ever her French fillocks, fiddlers, and others of that band, got the house

alone, there might be seen skipping not very comely for honest women. Her

common talk was, in secret, that she saw nothing in Scotland but gravity,

which was altogether repugnant to her nature, for she was brought up in

joyeusitye." If Knox really believed in the omens he talks of, or thought

the less of a young and beautiful woman for indulging in innocent

recreation, his judgment is to be pitied. If he, in truth, did not give

any credence to the one, and saw no sin in the other, his candour and

sincerity cannot be very highly praised.



M'Crie, the able but too partial biographer of Knox, and the defender of

all his errors and failings, speaking of Mary at this period,

says;--"Nursed from her infancy in a blind attachment to the Roman

Catholic religion, every means had been employed before she left France,

to strengthen this prejudice, and to inspire her with aversion to the

religion which had been embraced by her people. She was taught that it

would be the great glory of her reign, to reduce her kingdom to the

obedience of the Romish See, and to co-operate with the Popish Princes on

the Continent in extirpating heresy. With these fixed prepossessions, Mary

came into Scotland, and she adhered to them with singular pertinacity to

the end of her life." The whole of this statement is in the highest

degree erroneous. We have seen that Mary was not nursed in a blind

attachment to the Catholic religion--some of her best friends, and even

one or two of her preceptors, being attached to the new opinions. We have

seen, that so far from having any "prejudice" strengthened before she left

France, she was expressly advised to give her support to the Reformers;

and we have heard from her own lips, her mature determination to tolerate

every species of worship throughout her kingdom. That she ever thought of

"co-operating with the Popish Princes of the Continent, that she might

reduce her kingdom to the obedience of the Romish See, and extirpate

heresy," will be discovered immediately to be a particularly preposterous

belief, when we find her intrusting the reins of Government to the leaders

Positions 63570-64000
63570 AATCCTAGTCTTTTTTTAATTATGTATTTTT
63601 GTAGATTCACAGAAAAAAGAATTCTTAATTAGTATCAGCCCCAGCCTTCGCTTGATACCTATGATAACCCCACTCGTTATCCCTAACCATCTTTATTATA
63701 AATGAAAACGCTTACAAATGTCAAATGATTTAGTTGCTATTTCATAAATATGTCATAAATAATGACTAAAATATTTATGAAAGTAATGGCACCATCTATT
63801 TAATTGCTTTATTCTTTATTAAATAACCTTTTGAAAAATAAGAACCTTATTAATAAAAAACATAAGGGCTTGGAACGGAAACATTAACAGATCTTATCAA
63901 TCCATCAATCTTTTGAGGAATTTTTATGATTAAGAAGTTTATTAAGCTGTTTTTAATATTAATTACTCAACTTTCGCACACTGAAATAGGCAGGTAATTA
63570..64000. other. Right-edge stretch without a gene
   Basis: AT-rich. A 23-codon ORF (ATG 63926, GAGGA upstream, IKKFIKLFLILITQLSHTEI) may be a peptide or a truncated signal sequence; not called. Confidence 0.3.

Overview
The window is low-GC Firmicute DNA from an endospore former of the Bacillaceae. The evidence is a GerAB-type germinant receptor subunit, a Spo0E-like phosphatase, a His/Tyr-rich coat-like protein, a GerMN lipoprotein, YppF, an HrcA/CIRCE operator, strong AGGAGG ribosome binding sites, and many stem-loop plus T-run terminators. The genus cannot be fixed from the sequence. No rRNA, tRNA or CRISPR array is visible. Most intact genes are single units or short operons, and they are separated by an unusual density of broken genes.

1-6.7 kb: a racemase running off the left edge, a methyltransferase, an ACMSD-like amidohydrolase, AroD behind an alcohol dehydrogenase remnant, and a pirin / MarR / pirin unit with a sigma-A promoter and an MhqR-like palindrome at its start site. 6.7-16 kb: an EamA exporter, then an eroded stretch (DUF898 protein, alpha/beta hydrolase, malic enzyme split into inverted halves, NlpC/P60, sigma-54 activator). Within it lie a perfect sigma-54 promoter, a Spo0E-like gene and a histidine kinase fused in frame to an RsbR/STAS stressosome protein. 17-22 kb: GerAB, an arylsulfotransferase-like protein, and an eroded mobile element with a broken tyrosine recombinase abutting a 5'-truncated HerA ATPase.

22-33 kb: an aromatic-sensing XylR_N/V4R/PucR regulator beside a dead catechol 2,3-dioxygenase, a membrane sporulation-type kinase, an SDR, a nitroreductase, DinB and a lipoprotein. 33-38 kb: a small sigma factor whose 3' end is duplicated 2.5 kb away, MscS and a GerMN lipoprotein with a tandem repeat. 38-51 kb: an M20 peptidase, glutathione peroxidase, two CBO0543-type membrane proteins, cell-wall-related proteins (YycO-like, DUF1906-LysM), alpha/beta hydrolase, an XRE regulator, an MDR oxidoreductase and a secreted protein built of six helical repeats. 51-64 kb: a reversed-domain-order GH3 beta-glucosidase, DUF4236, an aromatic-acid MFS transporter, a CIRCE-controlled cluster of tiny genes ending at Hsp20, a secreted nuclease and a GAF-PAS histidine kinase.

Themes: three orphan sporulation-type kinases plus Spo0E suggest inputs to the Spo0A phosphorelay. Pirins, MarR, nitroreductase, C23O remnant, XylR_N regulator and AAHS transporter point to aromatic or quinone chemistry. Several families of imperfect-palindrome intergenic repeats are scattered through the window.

of the Reformed party. To this system of moderation, much beyond that of

the age in which she lived, Mary adhered, "with singular pertinacity, to

the end of her life." M'Crie, in proof of his gratuitous assertions,

affirms, that she never examined the subjects of controversy between the

Papists and Protestants. This also is incorrect, as he would have known,

had he read that letter of Throckmorton's, in which, as has been seen, she

informed the Ambassador of the frequent opportunities she had enjoyed of

hearing the whole matter discussed in the presence of the Cardinal

Lorraine; and the confession which that discussion extorted both from the

Cardinal and herself, of the necessity of some reformation among the

Catholics, though not to the extent to which the Protestants pushed it.

M'Crie further objects, that Mary never went to hear Knox, or any of the

Reformed divines, preach. Knox, from the invariable contempt with which he

affected to treat Mary, no doubt particularly deserved such a compliment;

and as to the other divines, by all of whom she was hated, what would have

been the use of leaving her own chapel to listen to sermons which could

not have altered the firm conviction of her mind, and which, consequently,

it would have been hypocrisy to pretend to admire? We return from this

digression.



The nobility, who now flocked to Holyrood from all parts of the country,

constituted that portion of the inhabitants of Scotland, who, for many

centuries, had exercised almost unlimited influence over their native

sovereigns. Their mutual dissensions during the late long minority, had a